After I was diagnosed, the process of recovery was slow and torturous as the villi in the inner wall of my small intestine which absorb food and nutrients had to recover and straighten.  Indeed, despite my efforts, I continued to lose weight.  One thirty . . .  One twenty-eight . . . One twenty-five . . . One twenty.  If I turned sideways, I disappeared in the mirror.  I was so weak, I couldn’t even run, and it was a struggle to dress myself.

One day, still a bit blotchy with an itchy red rash, I gazed at a class of students I loved and told them I could not continue.  We had begun a literary journey of the creative imagination together, I said, and I wanted so much to complete it with them.  Try as I might, though, I would not be there to reach the finish line at their side except in spirit.

It was painful to say this.   I knew it wasn’t my fault, but I still felt I had failed them.

Then something happened that had never happened before in all my years of teaching.

Every student in my class rose to their feet and formed a line around the room, waiting patiently to hug me.

Some of them even hugged me twice.

Back at home, I was semi-bedridden for about a month.  Talk about being limp, listless human meat.  My wife climbed the stairs and brought me my meals, which I could barely eat because I had no appetite.  I came to hate the sight of those eight ounce bottles of Ensure which I was forced to drink because they provided 350 calories.  I sometimes think Jane kept me alive, that I’d be dead except for her.

Lying there, I came to empathize more and more with the sick and afflicted, especially those sicker than me who might lack the benefit and comfort of insurance, doctors, and caregivers.  All we have are our bodies and our spirits, and our health and our senses can be taken away in a heartbeat.  I already knew this of course, but it bears repeating.  We don’t own our good health, our good looks, our success, or the fortunate way our brains are wired.  We don’t possess them because of any moral or spiritual superiority we have over others, or any special favoritism we have received from God.  Recently Mary Firmin wrote an essay entitled “Alcoholism.”  Some people are blessed enough to be able to drink a beer or a glass of wine without risk of addiction.  For others it’s like walking a tightrope above an abyss.  In some ways alcoholism is a mysterious disease, too.  Some of us are just luckier than others.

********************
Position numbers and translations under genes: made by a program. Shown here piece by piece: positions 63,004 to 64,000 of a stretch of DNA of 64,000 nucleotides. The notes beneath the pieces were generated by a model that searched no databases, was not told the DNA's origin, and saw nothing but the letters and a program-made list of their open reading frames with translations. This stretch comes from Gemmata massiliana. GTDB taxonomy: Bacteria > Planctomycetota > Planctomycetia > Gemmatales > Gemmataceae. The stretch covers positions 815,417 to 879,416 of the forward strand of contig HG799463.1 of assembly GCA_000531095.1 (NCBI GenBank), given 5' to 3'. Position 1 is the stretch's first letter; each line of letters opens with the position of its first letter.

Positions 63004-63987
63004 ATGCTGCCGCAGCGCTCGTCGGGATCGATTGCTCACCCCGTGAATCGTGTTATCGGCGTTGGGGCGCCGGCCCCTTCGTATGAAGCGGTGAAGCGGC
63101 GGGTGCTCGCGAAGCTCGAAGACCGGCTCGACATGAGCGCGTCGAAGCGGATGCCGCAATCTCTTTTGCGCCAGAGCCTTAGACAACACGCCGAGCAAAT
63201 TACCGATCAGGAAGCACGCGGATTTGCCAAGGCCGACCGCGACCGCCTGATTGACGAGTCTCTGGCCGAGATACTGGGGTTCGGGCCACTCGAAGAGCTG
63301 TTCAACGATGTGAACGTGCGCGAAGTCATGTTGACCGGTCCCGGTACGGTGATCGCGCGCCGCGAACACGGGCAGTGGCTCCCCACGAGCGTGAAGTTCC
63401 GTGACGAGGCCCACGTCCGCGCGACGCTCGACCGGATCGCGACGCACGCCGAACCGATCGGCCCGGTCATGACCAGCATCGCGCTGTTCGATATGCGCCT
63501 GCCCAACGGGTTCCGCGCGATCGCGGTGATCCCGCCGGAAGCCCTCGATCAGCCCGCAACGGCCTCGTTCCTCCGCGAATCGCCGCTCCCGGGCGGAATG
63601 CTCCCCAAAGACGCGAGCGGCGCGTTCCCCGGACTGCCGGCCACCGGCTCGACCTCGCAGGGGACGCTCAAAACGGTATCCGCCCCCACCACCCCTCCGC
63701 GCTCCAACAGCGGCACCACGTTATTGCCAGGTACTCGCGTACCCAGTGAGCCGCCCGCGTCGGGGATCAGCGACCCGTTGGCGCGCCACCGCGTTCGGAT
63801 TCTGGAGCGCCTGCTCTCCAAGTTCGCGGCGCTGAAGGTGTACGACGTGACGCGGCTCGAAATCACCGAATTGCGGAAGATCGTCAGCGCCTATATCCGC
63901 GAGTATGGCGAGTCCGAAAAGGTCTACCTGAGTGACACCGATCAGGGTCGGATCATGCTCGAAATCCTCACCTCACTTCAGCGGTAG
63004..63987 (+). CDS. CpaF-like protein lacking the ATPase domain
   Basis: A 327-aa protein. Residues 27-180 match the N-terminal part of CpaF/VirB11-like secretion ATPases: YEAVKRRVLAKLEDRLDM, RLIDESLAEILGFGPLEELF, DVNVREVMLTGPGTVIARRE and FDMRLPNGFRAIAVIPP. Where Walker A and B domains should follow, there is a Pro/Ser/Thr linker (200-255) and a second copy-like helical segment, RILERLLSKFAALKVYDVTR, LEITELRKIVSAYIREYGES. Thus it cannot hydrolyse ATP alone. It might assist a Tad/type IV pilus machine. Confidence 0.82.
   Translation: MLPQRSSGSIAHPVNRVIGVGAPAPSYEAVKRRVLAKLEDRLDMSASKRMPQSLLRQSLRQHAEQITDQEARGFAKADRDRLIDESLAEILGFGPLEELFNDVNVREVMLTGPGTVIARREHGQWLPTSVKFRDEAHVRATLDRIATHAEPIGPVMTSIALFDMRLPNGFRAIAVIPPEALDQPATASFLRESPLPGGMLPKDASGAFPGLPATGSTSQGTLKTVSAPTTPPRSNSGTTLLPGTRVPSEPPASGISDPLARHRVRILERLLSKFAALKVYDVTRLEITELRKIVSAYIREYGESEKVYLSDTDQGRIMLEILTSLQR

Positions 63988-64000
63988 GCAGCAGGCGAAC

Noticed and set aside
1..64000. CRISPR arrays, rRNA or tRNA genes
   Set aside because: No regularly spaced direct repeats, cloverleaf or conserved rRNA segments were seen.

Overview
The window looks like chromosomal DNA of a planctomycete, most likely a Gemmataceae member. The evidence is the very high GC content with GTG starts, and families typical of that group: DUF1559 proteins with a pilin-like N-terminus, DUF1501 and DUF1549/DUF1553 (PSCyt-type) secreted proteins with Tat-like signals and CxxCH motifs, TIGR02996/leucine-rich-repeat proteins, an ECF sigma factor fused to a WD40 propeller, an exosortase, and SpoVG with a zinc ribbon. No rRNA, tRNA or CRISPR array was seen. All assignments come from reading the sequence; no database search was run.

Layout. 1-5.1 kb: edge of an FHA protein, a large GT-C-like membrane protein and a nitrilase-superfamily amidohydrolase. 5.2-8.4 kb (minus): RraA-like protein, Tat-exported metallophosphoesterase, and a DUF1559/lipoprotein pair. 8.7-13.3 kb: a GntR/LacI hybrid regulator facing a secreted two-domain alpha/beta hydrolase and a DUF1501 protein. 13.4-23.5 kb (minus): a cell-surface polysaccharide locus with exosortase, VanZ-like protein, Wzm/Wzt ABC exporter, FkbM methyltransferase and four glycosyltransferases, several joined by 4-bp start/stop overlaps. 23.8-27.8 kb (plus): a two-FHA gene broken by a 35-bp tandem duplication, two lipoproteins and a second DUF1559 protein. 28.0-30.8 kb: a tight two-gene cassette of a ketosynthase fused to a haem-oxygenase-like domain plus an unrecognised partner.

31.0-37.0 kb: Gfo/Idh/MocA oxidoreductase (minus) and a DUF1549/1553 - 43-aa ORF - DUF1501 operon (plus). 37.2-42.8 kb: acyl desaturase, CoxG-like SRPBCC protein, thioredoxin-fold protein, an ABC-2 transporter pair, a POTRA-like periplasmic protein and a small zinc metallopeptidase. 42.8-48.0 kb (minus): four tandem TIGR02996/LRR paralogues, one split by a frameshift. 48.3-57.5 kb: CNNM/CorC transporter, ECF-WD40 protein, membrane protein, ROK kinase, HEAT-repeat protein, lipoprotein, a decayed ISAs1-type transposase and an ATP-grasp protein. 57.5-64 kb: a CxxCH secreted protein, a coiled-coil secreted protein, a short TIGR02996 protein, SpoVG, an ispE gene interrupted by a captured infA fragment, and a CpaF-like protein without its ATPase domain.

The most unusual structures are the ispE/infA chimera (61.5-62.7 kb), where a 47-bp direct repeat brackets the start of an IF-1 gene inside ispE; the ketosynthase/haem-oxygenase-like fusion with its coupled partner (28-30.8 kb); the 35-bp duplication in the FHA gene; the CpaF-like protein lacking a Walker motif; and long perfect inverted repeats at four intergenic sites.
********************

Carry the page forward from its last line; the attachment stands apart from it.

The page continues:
Dear Reader, if you type Mysterious Diseases into your browser, you will find all sorts of strange, bizarre, and often unsolved and incurable maladies.  Perhaps new ones will appear in the future, and it will be impossible to prepare for them.

As for me, my doctor informs me I’ve made a “tremendous recovery.”  Thanks to Prednizone, a steroid, I developed a voracious appetite and finally managed to gain weight, although later it caused a cataract to ripen in my right eye that half-blinded me overnight.  Today I weigh as much as I did before and live an almost normal life.  However, while my disease is in remission, it remains, and I must take meds daily for it.  Above all, I must avoid gluten at all costs.  For example, if I go to Wendy’s or any other fast food place, I take my own gluten-free, poorer textured, and less tasty bread if I want a sandwich, avoiding their wheat-packed buns and flavorful varieties such as the one featured at the front of this essay.  Also, I shun items such as macaroni, doughnuts, and greasy pizza, no matter how much I crave them.

It’s a small price to pay for staying alive.

John has published twenty books and three hundred short stories, most of them science fiction, speculative fiction, fantasy, horror, and paranormal romance.  He’s the former editor of Horror Magazine and Chairman of the Board of the Horror Writers Association.  Recently, he’s focused on his Inspector of the Cross series which features a 4000-year-old hero fighting to save the human race from seemingly invincible aliens.

Web site: http://www.johnrosenman.com

Blog: http://www.johnrosenman.blogspot.com

FB page: https://www.facebook.com/JohnBRosenman?ref=hl

Thumbs Up by Bryan Murphy

  

        Luanda. The fifth century of war. The South African army is trying to kill us all, but it is a fly that nearly does for me. A fish fly, “mosca do peixe”, so small you do not see it as it buries its even tinier eggs under your skin. Usually, like a tattoo artist, it chooses fleshy parts of the body to work on, bits that are generally covered up and left in peace, so I assume the irritating white spot on my left thumb is the bequest of a mosquito. Days pass before someone kindly puts me right. Everyone knows what to do. You sterilise a pin in a flame and use it to roll back the skin from around the white spot. Then you get a very good friend to squeeze all the eggs out. The pain is bad, but the consequences of not getting all the eggs out are worse.